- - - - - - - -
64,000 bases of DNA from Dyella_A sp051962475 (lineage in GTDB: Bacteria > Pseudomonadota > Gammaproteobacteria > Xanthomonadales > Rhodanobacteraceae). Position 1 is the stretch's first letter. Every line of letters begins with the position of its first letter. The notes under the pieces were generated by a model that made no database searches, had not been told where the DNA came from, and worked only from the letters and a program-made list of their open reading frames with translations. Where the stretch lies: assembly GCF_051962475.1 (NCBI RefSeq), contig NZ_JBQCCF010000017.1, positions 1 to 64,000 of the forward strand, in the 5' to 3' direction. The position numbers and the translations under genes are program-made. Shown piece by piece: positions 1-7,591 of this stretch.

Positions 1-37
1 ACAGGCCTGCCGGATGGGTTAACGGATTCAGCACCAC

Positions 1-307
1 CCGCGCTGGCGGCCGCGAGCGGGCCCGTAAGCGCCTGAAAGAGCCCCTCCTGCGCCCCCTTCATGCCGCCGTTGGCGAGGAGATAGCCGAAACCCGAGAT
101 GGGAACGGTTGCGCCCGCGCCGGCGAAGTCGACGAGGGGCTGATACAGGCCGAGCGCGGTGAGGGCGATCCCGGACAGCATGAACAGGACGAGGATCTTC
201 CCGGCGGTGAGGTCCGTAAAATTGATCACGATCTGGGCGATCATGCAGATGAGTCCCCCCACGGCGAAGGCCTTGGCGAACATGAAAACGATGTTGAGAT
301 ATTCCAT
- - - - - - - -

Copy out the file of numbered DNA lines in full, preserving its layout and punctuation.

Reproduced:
64,000 bases of DNA from Dyella_A sp051962475 (lineage in GTDB: Bacteria > Pseudomonadota > Gammaproteobacteria > Xanthomonadales > Rhodanobacteraceae). Position 1 is the stretch's first letter. Every line of letters begins with the position of its first letter. The notes under the pieces were generated by a model that made no database searches, had not been told where the DNA came from, and worked only from the letters and a program-made list of their open reading frames with translations. Where the stretch lies: assembly GCF_051962475.1 (NCBI RefSeq), contig NZ_JBQCCF010000017.1, positions 1 to 64,000 of the forward strand, in the 5' to 3' direction. The position numbers and the translations under genes are program-made. Shown piece by piece: positions 1-7,591 of this stretch.

Positions 1-37
1 ACAGGCCTGCCGGATGGGTTAACGGATTCAGCACCAC

Positions 1-307
1 CCGCGCTGGCGGCCGCGAGCGGGCCCGTAAGCGCCTGAAAGAGCCCCTCCTGCGCCCCCTTCATGCCGCCGTTGGCGAGGAGATAGCCGAAACCCGAGAT
101 GGGAACGGTTGCGCCCGCGCCGGCGAAGTCGACGAGGGGCTGATACAGGCCGAGCGCGGTGAGGGCGATCCCGGACAGCATGAACAGGACGAGGATCTTC
201 CCGGCGGTGAGGTCCGTAAAATTGATCACGATCTGGGCGATCATGCAGATGAGTCCCCCCACGGCGAAGGCCTTGGCGAACATGAAAACGATGTTGAGAT
301 ATTCCAT